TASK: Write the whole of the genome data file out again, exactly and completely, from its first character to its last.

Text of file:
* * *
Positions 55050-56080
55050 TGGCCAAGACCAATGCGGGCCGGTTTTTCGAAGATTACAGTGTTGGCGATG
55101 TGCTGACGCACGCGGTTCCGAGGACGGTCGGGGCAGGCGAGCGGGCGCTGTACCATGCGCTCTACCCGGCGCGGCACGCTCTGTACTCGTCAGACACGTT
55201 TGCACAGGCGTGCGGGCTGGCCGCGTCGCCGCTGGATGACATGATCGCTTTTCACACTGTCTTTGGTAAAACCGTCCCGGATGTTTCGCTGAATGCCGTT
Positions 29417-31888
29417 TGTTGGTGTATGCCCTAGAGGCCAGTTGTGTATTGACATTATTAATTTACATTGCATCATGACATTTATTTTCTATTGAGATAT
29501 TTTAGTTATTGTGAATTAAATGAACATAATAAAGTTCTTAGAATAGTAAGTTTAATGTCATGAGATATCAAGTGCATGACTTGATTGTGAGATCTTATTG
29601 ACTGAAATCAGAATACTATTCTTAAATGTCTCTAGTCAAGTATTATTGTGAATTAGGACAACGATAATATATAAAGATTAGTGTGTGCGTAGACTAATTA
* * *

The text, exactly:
Positions 55050-56080
55050 TGGCCAAGACCAATGCGGGCCGGTTTTTCGAAGATTACAGTGTTGGCGATG
55101 TGCTGACGCACGCGGTTCCGAGGACGGTCGGGGCAGGCGAGCGGGCGCTGTACCATGCGCTCTACCCGGCGCGGCACGCTCTGTACTCGTCAGACACGTT
55201 TGCACAGGCGTGCGGGCTGGCCGCGTCGCCGCTGGATGACATGATCGCTTTTCACACTGTCTTTGGTAAAACCGTCCCGGATGTTTCGCTGAATGCCGTT
Positions 29417-31888
29417 TGTTGGTGTATGCCCTAGAGGCCAGTTGTGTATTGACATTATTAATTTACATTGCATCATGACATTTATTTTCTATTGAGATAT
29501 TTTAGTTATTGTGAATTAAATGAACATAATAAAGTTCTTAGAATAGTAAGTTTAATGTCATGAGATATCAAGTGCATGACTTGATTGTGAGATCTTATTG
29601 ACTGAAATCAGAATACTATTCTTAAATGTCTCTAGTCAAGTATTATTGTGAATTAGGACAACGATAATATATAAAGATTAGTGTGTGCGTAGACTAATTA